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Re: [std-proposals] Fwd: set_new_handler extension

From: Jason McKesson <jmckesson_at_[hidden]>
Date: Thu, 1 Jun 2023 12:26:19 -0400
On Thu, Jun 1, 2023 at 11:04 AM Phil Bouchard <boost_at_[hidden]> wrote:
> On 6/1/23 10:42, Jason McKesson via Std-Proposals wrote:
> >>> Are you suggesting that the compiler analyse the if-find line, find all lockable
> >>> elements in use there, then lock them behind the scenes without user action
> >>> and keep them locked until the end of the scope?
> >>
> >> Yes that's what I am trying to say since the beginning.
> >
> > That is not possible in general. Some of that stuff can be hidden
> > behind function calls that are opaque to the compiler. It does not
> > know what gets called in that code, and since the object is shared, it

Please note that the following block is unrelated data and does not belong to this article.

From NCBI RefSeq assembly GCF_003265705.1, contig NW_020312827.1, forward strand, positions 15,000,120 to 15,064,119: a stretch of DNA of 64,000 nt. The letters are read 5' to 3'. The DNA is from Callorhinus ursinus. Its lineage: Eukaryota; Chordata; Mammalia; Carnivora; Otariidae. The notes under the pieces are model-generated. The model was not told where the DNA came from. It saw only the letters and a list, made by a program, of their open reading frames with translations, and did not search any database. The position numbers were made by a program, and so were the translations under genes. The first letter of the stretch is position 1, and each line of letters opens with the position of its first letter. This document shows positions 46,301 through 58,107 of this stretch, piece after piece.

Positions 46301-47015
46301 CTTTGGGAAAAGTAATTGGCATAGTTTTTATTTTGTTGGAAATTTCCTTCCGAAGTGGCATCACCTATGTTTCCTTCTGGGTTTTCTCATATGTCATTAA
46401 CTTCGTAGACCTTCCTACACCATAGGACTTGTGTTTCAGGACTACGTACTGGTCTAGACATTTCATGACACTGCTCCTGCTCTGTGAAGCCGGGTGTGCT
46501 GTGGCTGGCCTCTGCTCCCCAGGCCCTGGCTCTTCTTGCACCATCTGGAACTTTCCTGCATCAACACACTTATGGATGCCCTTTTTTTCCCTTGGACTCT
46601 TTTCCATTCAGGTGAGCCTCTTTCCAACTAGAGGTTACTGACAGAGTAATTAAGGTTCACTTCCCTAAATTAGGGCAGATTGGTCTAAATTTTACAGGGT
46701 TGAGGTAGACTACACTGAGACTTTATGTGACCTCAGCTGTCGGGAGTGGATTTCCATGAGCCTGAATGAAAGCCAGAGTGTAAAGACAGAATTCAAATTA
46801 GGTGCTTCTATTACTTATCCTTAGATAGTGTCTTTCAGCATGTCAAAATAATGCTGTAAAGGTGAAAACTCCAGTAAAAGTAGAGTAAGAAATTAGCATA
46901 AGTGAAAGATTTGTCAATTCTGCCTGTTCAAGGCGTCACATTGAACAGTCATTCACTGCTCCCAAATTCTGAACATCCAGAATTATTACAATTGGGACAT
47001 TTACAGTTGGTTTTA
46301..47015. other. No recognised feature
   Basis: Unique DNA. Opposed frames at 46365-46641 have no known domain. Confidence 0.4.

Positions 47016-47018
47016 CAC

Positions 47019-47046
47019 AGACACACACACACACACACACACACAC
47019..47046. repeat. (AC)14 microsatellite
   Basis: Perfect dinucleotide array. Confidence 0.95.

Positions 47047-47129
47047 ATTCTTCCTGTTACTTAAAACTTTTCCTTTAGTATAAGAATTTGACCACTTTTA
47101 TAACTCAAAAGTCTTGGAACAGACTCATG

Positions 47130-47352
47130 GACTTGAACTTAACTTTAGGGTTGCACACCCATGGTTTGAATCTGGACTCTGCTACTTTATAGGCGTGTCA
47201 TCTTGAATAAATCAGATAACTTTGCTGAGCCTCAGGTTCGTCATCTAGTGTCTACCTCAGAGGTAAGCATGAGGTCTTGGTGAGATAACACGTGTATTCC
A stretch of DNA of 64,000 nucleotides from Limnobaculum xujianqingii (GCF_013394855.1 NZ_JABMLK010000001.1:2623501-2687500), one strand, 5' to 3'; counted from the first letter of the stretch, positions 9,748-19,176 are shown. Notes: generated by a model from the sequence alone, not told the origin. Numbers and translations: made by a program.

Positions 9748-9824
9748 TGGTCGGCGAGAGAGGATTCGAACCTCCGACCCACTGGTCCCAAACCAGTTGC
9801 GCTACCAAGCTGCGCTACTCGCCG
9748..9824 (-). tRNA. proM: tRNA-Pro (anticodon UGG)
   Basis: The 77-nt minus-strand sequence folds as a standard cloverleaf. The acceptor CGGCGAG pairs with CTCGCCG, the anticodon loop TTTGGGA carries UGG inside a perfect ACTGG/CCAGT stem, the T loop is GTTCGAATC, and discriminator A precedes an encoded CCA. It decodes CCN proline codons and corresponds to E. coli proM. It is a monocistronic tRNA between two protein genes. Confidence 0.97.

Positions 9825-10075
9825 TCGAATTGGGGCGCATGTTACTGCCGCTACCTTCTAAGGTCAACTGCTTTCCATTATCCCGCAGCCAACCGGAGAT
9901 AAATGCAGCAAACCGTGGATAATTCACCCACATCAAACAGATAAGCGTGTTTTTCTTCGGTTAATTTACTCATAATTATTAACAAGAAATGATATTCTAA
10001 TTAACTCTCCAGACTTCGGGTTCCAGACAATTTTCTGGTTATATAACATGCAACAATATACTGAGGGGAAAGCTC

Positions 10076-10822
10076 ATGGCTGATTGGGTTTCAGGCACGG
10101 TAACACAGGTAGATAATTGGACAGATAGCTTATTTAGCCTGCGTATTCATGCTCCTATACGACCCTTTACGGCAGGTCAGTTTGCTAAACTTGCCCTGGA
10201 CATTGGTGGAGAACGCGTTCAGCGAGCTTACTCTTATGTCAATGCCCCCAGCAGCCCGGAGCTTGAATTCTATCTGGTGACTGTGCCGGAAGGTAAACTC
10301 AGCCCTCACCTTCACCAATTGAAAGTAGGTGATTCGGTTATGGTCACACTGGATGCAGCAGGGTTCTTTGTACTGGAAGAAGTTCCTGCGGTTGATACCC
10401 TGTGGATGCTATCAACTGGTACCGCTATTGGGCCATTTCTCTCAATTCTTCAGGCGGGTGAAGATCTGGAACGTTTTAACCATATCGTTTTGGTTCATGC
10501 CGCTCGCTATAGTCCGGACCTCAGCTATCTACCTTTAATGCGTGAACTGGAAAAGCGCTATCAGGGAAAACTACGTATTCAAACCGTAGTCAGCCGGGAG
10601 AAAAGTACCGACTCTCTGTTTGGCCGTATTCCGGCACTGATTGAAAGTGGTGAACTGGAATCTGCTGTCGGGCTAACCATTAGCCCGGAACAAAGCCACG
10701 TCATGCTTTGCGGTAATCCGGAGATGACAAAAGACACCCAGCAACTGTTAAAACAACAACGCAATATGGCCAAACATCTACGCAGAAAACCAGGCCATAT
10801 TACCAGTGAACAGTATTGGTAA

> > may not even be obvious whether the opaque function call can access
> > it.
> >
> > Therefore, the compiler has two choices: don't automagically engage
> > the lock (and therefore potentially break code), or do automagically
> > engage the lock. But the latter can be pretty bad too; if the opaque
> > function doesn't use it, you now lock the container for an
> > indeterminate period of time. Especially since the opaque function can
> > have arbitrary amounts of code in it.
> Why would it be indeterminate assuming you have a
> "thread-scope-recursive" mutex?

I don't know what you mean by that.

What is "indeterminate" is whether the container *needs* to be locked
for the duration of the condition. If you need to manipulate the
container in the condition, then it needs to be locked. If you don't,
then it *should not* be locked.

And we're not talking about the cost of doing a mutex lock/unlock.
That body of code can be unknowably large. The idea that an
`if(container.empty()) {...}` would just automatically, always, and
*invisibly* lock the container for the entire duration of `...` is
horrifying. You have no idea what is going on in that code or how long